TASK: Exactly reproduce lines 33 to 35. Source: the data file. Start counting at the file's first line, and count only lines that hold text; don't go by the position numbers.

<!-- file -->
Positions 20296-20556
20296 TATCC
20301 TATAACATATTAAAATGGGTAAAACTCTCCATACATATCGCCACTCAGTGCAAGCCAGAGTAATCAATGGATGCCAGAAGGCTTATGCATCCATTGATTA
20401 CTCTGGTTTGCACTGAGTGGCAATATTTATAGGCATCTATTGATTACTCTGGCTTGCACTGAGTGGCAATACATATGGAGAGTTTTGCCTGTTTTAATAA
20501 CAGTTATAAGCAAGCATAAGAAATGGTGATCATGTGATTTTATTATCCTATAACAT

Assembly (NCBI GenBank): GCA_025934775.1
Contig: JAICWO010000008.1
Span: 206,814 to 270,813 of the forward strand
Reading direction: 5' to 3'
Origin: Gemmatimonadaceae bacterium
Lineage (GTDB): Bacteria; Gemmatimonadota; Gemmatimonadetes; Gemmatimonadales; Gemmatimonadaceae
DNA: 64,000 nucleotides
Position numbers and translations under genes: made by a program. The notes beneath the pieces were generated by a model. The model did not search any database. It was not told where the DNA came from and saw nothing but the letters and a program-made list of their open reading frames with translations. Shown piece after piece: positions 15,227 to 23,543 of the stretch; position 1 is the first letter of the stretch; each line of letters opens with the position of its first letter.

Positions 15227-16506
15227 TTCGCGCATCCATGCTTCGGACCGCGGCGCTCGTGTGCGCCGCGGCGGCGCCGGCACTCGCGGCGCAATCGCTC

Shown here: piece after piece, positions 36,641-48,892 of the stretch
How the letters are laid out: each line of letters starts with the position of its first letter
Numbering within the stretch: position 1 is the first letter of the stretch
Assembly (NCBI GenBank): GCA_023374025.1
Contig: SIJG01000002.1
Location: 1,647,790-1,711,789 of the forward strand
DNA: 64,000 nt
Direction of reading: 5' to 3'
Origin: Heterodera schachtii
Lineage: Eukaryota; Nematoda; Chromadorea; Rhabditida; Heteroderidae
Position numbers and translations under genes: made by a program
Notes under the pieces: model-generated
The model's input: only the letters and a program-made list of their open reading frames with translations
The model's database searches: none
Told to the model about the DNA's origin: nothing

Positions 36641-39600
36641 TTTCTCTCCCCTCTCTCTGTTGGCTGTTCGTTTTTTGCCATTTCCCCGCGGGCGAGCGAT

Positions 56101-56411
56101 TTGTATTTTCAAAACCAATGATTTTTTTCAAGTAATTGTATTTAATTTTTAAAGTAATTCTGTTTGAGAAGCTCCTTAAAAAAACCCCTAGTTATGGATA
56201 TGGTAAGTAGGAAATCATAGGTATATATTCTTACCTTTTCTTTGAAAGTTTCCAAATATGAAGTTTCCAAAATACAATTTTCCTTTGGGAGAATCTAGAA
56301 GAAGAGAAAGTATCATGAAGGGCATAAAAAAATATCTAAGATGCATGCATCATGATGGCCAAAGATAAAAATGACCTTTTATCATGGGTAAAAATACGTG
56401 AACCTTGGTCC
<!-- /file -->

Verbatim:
Positions 56101-56411
56101 TTGTATTTTCAAAACCAATGATTTTTTTCAAGTAATTGTATTTAATTTTTAAAGTAATTCTGTTTGAGAAGCTCCTTAAAAAAACCCCTAGTTATGGATA
56201 TGGTAAGTAGGAAATCATAGGTATATATTCTTACCTTTTCTTTGAAAGTTTCCAAATATGAAGTTTCCAAAATACAATTTTCCTTTGGGAGAATCTAGAA